There are two types of these shears, the three blade type, and the two blade type, sometimes called throatless.
The three blade type has two fixed blades, with a reciprocating blade in the center. The reciprocating blade cuts out a strip of metal about 1/4 inch (6 mm) wide, which curls up as you advance the tool. This style is particularly good at cutting large panels in two parts. It does not distort the panel, the distortion ends up in the strip instead. However, these units do waste some material (the width of the strip), and cannot cut a tight curve (less than 6 inch radius). I usually use mine to cut straight lines, and find it somewhat difficult to use to cut curved lines. I use a Kett model KD200 shear of this type. This is a good unit, although relatively expensive, around $150. Don't waste your money on the nibbler attachment, it is very difficult to change from the shear to the nibbler.
The two blade or throatless type has one fixed blade and one reciprocating blade. One side of the cut line is pushed up, and the other is pushed down. This type does not waste any material, since it does not produce a kerf strip. It will also cut relatively tight curves, down to 1" or 1.5" (25 to 35 mm) radius. However, it does distort the panels being cut. When used to cut large panels in half, the weight of the panel and the distortion can make it troublesome to advance and control. Sometimes, to facilitate more accurate cuts and to minimize panel distortion, it can be advantageous to rough cut the panel about 1/4 inch (6 mm) outside the cut line, and then go back and cut along the final cut line. This was the style of shear that I used in Mexico, I think it was an old Porter-Cable unit. I own a Harbor Freight shear of this type, $40, cheap and effective, but I had to do some shimming to get the cutting blades parallel.
Another hand power tool that can be used to cut sheet metal is a nibbler. My air nibbler takes little "bites" out of sheet metal, generating hundreds of sharp shards of steel in the shape of a new moon. It cuts out a kerf about 1/4" (6 mm) wide. It can cut tight corners, but is hard to keep going in a straight line. The cut edge is generally very rough. I understand that some nibblers do not gernerate the sharp shards, instead wadding up a strip of crumpled metal. Good for cutting narrow slots and holes or odd shapes in sheet metal, rather than cutting a piece in half. My air nibbler is made by Central Pneumatic, $50 from Enco.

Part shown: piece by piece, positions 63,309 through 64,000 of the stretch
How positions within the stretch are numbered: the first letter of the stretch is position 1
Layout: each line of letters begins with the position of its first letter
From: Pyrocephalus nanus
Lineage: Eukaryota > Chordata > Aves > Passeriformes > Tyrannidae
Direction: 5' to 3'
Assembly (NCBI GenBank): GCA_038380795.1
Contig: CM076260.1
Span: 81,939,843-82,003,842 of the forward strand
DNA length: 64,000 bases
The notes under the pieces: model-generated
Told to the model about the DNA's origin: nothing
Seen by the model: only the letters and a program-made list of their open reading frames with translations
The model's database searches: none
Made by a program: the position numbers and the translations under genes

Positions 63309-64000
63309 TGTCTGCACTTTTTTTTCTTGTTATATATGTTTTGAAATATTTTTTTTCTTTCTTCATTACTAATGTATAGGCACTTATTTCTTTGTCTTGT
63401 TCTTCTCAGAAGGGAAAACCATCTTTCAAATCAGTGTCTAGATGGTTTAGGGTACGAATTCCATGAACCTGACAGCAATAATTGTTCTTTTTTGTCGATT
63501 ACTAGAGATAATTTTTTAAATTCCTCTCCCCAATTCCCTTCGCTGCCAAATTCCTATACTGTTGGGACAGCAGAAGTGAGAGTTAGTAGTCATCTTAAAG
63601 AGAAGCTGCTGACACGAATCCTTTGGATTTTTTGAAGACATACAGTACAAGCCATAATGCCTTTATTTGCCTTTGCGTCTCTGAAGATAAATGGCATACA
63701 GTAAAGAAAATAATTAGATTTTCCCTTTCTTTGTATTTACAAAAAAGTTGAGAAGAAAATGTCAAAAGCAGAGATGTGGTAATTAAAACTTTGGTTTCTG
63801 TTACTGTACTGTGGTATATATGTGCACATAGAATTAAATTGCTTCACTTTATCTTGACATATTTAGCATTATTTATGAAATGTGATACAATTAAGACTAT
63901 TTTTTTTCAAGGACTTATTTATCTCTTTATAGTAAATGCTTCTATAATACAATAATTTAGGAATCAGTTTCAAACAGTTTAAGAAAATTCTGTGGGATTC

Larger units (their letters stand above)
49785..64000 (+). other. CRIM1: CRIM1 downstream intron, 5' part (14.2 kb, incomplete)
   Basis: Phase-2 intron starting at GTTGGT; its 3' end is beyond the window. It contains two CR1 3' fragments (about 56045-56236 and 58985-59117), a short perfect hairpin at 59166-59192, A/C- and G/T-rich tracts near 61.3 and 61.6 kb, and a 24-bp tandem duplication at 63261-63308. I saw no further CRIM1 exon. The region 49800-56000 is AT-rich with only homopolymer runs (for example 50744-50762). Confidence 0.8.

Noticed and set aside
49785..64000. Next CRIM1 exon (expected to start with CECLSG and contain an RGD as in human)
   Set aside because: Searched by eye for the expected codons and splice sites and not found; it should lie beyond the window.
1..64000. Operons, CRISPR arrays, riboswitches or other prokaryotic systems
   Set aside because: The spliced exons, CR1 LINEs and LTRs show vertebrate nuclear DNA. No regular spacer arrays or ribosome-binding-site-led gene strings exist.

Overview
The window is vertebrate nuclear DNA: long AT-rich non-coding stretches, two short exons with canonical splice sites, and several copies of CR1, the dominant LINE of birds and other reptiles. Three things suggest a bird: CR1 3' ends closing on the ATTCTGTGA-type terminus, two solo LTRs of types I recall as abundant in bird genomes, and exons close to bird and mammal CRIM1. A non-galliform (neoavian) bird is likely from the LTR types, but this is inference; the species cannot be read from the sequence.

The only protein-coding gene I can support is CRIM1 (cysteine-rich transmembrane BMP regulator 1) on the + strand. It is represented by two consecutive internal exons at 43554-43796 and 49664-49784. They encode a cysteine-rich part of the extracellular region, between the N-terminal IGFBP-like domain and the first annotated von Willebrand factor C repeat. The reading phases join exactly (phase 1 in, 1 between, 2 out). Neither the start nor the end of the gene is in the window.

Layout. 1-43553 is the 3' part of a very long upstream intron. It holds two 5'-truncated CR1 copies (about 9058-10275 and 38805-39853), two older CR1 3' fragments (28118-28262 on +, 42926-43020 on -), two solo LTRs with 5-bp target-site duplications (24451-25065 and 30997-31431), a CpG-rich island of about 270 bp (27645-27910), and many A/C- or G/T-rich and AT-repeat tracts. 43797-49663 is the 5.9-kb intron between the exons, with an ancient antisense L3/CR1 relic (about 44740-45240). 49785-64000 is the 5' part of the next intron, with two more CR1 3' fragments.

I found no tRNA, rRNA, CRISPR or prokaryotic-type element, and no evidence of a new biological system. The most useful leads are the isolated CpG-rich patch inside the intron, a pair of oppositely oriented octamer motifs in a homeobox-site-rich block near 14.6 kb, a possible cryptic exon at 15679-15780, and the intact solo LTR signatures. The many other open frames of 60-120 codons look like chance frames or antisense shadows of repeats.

Each unit has it's place, which is why I have one of each type. I use the throatless shear more than the other two put together, but your milage may vary. I hope that you find this useful in terms of choosing what kind of metal shear to purchase.
I have, in the past, found sheet metal shops that would let me use their stomp shear in exchange for $. Not a lot of $. Their only concern is that you won't cut something nasty that would damage the blade. 22 gauge isn't nasty. Brian, in Cedar
Absolutely! With this blade (the 7 1/4" one), $34.95 + $5 (IIRC) shipping:
It will cut your sheet metal straight, clean, and FAST! I have one that I use on my 10" table saw and it cuts 22 ga about as fast as a wood blade cuts 1/2" plywood. WAY faster than my HF air shears. And easier, too.
And when you're done cutting sheet metal, you can cut just about any other mild steel (I have cut up to 3/4" thick).
Ive got a Pexto 52" stomp shear thats been converted to hydraulics for sale. $1500